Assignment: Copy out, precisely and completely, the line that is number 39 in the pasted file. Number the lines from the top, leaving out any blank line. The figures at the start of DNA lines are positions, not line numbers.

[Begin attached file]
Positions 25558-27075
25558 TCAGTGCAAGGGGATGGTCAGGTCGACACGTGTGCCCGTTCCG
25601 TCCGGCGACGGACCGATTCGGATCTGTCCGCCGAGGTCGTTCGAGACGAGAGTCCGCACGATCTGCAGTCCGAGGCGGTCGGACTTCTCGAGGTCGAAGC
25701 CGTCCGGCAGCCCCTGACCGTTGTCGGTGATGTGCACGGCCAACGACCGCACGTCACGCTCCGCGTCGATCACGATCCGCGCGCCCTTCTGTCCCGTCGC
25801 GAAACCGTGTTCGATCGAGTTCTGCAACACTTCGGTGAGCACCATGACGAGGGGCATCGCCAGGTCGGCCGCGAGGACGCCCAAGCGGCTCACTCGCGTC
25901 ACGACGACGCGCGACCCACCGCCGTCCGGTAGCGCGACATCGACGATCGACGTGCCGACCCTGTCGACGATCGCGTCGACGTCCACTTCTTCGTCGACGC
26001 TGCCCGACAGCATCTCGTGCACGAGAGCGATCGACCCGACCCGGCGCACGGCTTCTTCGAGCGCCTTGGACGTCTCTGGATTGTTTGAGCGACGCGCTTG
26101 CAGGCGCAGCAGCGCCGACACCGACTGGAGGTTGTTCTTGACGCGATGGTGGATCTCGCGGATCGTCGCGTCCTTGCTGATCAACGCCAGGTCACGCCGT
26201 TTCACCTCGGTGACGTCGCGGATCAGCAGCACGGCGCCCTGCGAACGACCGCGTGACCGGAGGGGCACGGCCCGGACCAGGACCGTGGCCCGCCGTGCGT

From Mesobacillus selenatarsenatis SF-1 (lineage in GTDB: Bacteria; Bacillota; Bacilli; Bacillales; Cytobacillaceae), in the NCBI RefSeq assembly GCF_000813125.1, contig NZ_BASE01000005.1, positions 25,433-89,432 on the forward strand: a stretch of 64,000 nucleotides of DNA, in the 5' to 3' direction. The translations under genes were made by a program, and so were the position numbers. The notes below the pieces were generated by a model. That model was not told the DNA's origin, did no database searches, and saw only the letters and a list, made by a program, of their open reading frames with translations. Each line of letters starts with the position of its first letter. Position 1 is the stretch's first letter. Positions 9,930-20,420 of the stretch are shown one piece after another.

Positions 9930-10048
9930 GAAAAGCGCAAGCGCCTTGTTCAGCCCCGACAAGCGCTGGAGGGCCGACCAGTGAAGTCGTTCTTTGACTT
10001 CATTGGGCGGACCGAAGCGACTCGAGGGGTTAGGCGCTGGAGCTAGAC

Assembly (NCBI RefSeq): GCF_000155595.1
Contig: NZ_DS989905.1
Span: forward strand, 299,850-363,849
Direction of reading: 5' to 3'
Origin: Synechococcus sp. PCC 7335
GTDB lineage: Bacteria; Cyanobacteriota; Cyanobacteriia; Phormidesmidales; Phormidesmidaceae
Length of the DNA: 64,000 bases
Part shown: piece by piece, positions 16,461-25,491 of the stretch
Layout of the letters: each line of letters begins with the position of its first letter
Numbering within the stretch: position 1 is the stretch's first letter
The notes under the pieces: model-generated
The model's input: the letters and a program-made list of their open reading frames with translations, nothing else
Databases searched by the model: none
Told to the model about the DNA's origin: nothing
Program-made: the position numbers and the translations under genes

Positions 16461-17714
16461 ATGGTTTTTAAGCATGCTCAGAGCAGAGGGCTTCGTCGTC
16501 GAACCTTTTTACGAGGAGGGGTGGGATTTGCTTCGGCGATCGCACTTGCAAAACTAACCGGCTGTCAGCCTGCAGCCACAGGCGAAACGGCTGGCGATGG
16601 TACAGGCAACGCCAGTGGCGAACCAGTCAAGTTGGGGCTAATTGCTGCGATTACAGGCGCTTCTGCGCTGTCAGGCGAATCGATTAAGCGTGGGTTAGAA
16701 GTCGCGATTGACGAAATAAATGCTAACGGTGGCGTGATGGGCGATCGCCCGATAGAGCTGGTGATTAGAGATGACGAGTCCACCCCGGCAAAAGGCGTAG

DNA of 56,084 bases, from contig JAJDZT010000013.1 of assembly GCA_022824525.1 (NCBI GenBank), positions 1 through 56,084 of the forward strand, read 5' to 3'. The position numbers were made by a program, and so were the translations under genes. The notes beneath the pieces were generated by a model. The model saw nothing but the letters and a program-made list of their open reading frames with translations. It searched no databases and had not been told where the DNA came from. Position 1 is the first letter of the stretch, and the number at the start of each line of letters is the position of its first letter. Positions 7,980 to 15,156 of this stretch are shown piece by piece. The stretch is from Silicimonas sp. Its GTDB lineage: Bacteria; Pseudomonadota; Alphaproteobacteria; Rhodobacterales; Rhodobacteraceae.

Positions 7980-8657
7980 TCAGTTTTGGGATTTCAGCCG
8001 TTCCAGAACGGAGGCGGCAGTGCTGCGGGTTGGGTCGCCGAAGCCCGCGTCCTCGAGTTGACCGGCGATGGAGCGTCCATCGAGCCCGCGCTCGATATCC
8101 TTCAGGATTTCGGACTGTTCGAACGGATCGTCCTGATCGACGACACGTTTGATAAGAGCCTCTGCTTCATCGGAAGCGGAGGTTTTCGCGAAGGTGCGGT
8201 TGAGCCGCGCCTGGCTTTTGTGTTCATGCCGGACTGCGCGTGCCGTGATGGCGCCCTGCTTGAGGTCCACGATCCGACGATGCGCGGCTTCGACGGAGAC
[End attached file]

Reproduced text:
8201 TGAGCCGCGCCTGGCTTTTGTGTTCATGCCGGACTGCGCGTGCCGTGATGGCGCCCTGCTTGAGGTCCACGATCCGACGATGCGCGGCTTCGACGGAGAC